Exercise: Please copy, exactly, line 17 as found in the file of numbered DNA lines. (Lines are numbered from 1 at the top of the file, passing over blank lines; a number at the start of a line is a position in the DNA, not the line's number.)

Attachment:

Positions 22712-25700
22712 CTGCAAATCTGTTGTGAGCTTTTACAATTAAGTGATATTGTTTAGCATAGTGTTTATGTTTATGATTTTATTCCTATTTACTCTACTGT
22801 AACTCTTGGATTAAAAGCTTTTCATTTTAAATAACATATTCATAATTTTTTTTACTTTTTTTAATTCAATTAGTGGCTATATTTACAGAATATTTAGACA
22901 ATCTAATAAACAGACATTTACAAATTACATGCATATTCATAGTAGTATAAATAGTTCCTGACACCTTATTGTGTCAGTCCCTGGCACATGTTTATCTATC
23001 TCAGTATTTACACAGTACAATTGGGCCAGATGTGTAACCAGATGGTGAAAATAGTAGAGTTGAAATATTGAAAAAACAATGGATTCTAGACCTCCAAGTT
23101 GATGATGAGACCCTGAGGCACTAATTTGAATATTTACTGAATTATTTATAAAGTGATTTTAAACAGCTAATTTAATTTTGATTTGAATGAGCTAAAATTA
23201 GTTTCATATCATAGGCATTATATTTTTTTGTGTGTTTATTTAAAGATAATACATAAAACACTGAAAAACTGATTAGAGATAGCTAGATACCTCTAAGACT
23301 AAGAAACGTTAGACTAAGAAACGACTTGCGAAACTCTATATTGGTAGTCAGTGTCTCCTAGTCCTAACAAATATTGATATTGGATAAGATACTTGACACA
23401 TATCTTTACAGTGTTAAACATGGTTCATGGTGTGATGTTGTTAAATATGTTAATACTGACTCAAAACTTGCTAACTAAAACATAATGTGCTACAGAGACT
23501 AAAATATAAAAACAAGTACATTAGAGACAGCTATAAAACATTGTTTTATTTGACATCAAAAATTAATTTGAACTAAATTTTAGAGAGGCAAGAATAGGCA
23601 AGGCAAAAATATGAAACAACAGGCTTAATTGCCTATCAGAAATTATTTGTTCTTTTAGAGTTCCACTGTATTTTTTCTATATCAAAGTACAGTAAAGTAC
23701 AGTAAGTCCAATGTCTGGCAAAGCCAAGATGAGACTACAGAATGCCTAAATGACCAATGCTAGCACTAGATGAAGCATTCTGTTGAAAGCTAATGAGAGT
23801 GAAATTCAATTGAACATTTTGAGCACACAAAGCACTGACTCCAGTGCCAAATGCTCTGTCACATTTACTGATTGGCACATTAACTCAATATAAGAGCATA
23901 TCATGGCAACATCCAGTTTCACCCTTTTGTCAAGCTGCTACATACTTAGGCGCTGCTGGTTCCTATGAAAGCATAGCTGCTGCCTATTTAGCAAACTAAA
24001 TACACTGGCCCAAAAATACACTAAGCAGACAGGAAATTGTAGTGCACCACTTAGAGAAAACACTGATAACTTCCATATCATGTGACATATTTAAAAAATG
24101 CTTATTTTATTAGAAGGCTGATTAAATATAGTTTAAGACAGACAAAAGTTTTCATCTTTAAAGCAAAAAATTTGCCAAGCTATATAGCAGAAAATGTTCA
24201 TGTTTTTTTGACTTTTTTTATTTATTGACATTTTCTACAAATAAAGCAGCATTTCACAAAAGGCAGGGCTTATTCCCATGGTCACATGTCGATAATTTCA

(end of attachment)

24201 TGTTTTTTTGACTTTTTTTATTTATTGACATTTTCTACAAATAAAGCAGCATTTCACAAAAGGCAGGGCTTATTCCCATGGTCACATGTCGATAATTTCA